Snoop Dogg - The Best of Snoop Dogg

2006-03-30 09:15

Snoop Dogg is not a very nice guy, 'specially if you're a girl. He represents a violent kind of sexism that really can't be read any other way. Song titles like "Bitch Please" don't conceal clever ironies, they're meaner than the title: "Bitch please / get down on your m**herf***king knees"? Get the picture? But despite - or because of - their foulness, these songs are undeniably catchy - Snoop Dogg was The Man back then.

Though the albums that the hit songs on The Best of Snoop Dogg are taken from didn't go straight to number one or sell nearly as well, it's still very tight stuff.

He's the voice of the bad guy and it's always worth knowing your enemy, if he's entertaining, or important in the development of a musical form. And Snoop Dogg is important. Although Gangsta is a little less fashionable (or defining of the musical style at least) than it was back then, many would say that 50Cent represents a much better and more ethical incarnation of Snoop Dogg - the guy virtually invented being an ex con as a publicity move.

Although the continued message of violence, sexism and homophobia becomes exhaustingly unpleasant by the midway mark, this is not a bad album in its genre - in fact, if it were an actual album and not a best of, it would be pretty good.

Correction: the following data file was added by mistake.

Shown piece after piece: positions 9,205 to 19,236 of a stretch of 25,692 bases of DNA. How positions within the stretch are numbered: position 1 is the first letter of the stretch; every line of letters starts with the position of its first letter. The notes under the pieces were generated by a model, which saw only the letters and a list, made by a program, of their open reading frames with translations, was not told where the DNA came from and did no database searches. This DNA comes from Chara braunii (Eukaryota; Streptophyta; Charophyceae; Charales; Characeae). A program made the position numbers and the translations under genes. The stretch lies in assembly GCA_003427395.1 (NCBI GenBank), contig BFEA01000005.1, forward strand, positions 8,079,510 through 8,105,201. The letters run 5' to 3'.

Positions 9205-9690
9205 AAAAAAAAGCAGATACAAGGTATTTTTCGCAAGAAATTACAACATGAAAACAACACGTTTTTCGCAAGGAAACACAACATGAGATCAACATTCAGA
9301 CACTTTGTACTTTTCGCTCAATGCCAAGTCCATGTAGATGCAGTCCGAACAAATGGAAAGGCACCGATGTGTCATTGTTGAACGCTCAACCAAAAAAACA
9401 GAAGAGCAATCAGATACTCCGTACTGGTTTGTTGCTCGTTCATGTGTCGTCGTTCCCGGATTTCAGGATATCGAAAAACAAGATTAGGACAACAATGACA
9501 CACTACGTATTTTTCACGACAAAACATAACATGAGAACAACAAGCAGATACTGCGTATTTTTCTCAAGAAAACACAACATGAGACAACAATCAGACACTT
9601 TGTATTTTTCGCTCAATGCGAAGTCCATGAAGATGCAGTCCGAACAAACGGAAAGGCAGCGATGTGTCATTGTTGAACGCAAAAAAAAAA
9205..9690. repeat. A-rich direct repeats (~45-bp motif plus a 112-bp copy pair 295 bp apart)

But it's NOT what it says it is, proving that labels really matter sometimes. The trick would have been to cleverly name this Released, or something indicating post-Death Row label days. Because what's really here isn't the best. It's the best of what came after Death Row, and though there are 19 tracks, all of them good enough, this is definitely not everything you were warned against.

- Jean Barker


"...while there are usually a few unavoidable omissions on these types of albums, some of the joints kept on/left off here are simply inexplicable. Take your pick: Woof, Gin & Juice II, G Bedtime Stories and Loosen Control could've all been cut from this. Obvious replacements include: Hoes, Money & Clout, Ghetto Symphony, Set It Off and G'd Up, just to name a few."
- Aaron Cameron for

When Gangsta Rap was big in the early 1990s, Snoop Dogg (or Snoop Doggy Dogg, as he was known) was the pick of his litter. At that time, he was signed to Death Row records. Death Row still owns many of his hottest tracks - and they're not on this "Best of" compilation.

soso 2005/12/02 10:41 AM
more links list them r kelly
jade 2006/04/18 6:32 PM
snoop snoop snoop
byron eksteen 2006/08/27 7:29 PM
ok, wonderful it is about time people stop suporting this "music" ok it was new back in the day and ganster hip hop was a bad evolution from the street YO MTV rapps sort of hip hop when RUN DMC was up and kickn. but now the maistream hip hop are all just the same. if they not talking bout women like they are dogs they braging about the famous cars they drive. it seems to me that this album is another cliche of every other mainstream rapper out there (let alone is own). please please can this stop. and if you into hip hop then i would recomend you to try get into the underground scene at least the lyrics are real life events and emotions. qwel and marker - the harvest
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